When it comes to crime fiction from southern Africa, what have you got? Well, at the one end of the spectrum there’s Alexander McCall Smith whose books deal in a light and amusing way with topics like manners and decorum, and the occasional proclivities of Botswana’s kindly folk. And there’s a touch of crime mixed in. Then at the other end there’s the work of Roger Smith where nobody would blink at a proclivity or bad habit. There’s blood and brutality on nearly every page as he writes about South Africa’s oppressive crime and violence. Good or bad, his characters do well just to survive, and if they take anything from their experiences other than their lives, that’s a real bonus. His first three novels – Wake Up Dead, Mixed Blood and Dust Devils – each packed a lot of punch, but he reckons his latest, Capture, is his darkest yet. It opens with the death of a small girl… We invited him to Crime Fiction Lover to tell us more about it.
I read somewhere that you are in Thailand now. Have you left South Africa behind?
As fascinating as South Africa is, it is also a very demanding place to live, so my wife and I have been travelling a bit, taking a sabbatical in South East Asia. Getting some distance and perspective is always good.
What can crime fiction lovers expect from Capture?
Drugs. Sex. Violence. Obsession. Murder. Does that whet the appetite? My one-liner for the books is, ‘The truth is just the lie you believe the most’ which, I think, hints at characters who find themselves in increasingly complex – and dangerous – moral dilemmas.
You like exploring both morals and base survival through your characters. And thus we can see the dark side of human nature quite a bit. Tell me a little more about how this will unfold in Capture?
South Africa encourages a certain moral elasticity. Given that the ex-commissioner of police was jailed for 15 years for corruption and gangsterism and his successor was recently fired for similar transgressions, a loss of faith in law and order is understandable. And the culture of savagery in South Africa allows some people to forgive themselves their own criminal actions, like the three main characters in Capture, who find themselves capable of increasingly toxic and violent behaviour. It is my darkest book so far.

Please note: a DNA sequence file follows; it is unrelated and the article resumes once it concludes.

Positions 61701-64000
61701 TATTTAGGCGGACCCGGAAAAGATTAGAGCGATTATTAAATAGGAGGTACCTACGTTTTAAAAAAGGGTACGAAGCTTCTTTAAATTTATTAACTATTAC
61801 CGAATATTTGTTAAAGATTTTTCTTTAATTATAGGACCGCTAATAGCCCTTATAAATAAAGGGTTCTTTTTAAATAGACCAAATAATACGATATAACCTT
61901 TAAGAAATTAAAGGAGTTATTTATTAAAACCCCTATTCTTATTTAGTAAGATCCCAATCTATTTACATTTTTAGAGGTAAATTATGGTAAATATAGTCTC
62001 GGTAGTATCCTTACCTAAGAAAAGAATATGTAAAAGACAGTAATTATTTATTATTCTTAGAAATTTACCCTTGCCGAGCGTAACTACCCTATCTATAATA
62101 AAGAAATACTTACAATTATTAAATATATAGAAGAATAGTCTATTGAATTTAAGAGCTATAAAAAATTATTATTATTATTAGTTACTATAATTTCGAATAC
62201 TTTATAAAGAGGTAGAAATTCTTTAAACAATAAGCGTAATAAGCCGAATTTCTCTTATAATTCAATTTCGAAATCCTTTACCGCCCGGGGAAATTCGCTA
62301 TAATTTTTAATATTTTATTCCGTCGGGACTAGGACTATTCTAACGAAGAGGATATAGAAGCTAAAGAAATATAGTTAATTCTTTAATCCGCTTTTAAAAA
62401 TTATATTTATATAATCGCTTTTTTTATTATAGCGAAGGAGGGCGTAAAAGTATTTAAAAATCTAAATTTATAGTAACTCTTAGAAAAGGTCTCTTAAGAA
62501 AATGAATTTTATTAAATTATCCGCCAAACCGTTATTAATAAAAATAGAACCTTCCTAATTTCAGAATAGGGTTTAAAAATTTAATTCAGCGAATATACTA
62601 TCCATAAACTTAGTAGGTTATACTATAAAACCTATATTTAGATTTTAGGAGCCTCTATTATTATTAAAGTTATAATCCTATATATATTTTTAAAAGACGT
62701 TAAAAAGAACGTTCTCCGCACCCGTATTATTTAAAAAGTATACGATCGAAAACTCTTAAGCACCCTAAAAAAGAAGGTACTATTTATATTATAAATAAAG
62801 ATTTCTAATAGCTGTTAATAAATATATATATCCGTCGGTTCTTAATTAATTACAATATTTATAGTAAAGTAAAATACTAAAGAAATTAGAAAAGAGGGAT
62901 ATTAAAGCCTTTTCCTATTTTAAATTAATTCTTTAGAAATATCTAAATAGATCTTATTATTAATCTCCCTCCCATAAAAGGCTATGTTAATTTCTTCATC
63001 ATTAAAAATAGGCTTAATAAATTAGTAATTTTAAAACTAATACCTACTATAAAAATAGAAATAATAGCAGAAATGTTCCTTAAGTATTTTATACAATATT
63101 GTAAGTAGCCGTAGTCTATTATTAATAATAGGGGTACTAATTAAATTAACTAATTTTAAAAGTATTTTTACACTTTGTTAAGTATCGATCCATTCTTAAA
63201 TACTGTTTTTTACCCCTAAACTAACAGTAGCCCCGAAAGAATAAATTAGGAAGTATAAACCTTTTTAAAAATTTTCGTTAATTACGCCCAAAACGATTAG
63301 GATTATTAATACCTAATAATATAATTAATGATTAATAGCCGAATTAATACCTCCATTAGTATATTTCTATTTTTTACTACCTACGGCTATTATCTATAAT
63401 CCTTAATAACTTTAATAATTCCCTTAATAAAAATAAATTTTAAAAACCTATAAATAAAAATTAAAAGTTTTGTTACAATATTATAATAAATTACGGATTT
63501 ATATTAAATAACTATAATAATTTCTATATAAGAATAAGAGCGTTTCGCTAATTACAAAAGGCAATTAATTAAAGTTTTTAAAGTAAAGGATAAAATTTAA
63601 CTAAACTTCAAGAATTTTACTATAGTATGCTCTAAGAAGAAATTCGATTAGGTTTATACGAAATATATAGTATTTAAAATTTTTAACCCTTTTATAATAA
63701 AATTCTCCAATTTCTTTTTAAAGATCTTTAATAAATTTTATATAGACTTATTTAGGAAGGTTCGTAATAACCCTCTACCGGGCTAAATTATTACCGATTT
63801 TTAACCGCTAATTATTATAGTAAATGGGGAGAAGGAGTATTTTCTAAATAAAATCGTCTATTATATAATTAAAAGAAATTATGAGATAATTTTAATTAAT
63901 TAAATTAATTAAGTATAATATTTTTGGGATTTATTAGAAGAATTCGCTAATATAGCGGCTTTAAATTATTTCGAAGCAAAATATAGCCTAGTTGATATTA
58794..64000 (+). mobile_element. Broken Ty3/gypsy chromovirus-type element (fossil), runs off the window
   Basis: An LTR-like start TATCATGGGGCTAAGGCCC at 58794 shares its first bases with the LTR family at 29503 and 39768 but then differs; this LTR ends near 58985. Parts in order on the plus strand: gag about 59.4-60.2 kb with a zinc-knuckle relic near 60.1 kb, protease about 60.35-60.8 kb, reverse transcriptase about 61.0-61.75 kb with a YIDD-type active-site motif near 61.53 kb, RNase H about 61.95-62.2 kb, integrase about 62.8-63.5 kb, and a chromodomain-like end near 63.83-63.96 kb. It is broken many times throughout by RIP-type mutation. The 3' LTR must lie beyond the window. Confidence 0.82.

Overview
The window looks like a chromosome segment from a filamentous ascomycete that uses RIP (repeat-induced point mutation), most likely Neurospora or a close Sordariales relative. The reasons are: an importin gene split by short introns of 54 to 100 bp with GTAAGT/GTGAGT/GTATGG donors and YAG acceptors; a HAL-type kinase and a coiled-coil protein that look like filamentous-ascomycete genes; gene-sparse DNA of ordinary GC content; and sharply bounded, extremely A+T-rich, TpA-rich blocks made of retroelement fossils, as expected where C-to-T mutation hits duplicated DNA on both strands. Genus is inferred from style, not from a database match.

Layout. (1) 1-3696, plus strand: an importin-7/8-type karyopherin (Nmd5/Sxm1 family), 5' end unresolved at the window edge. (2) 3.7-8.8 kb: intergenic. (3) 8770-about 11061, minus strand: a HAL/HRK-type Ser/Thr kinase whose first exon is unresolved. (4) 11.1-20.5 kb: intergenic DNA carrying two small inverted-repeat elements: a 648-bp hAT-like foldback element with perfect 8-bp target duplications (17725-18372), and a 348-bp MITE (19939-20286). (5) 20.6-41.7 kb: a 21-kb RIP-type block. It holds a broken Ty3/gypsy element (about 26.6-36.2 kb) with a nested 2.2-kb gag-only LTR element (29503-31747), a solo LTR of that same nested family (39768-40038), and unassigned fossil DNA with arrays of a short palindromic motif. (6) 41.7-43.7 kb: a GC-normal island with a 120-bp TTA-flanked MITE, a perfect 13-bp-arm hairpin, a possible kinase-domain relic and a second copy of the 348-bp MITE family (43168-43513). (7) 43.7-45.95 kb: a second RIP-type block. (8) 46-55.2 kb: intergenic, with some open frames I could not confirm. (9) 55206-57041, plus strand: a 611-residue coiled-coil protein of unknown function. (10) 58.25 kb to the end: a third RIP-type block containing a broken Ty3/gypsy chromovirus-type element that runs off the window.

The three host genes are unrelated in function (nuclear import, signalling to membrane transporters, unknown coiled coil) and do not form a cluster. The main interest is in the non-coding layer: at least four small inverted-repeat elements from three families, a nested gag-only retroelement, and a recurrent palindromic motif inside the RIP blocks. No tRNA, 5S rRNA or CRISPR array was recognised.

In South Africa race, politics, cultural prejudices, and wealth and poverty create such a complex backdrop. For you, what are the most challenging things about writing stories set there?
I was invited to the Quais du Polar crime fiction festival in France last year and was on a panel with David Peace and a trio of French crime writers who writers placed themselves and their work at the centre of political and social debate, and made no bones about the fact that if a crime writer dodges socio-political issues, he’s copping out. I am in complete agreement with that, and I try to tell entertaining stories that give an insight into the complexity of post-apartheid South Africa.
Is there a difference between how your books are received inside and outside South Africa?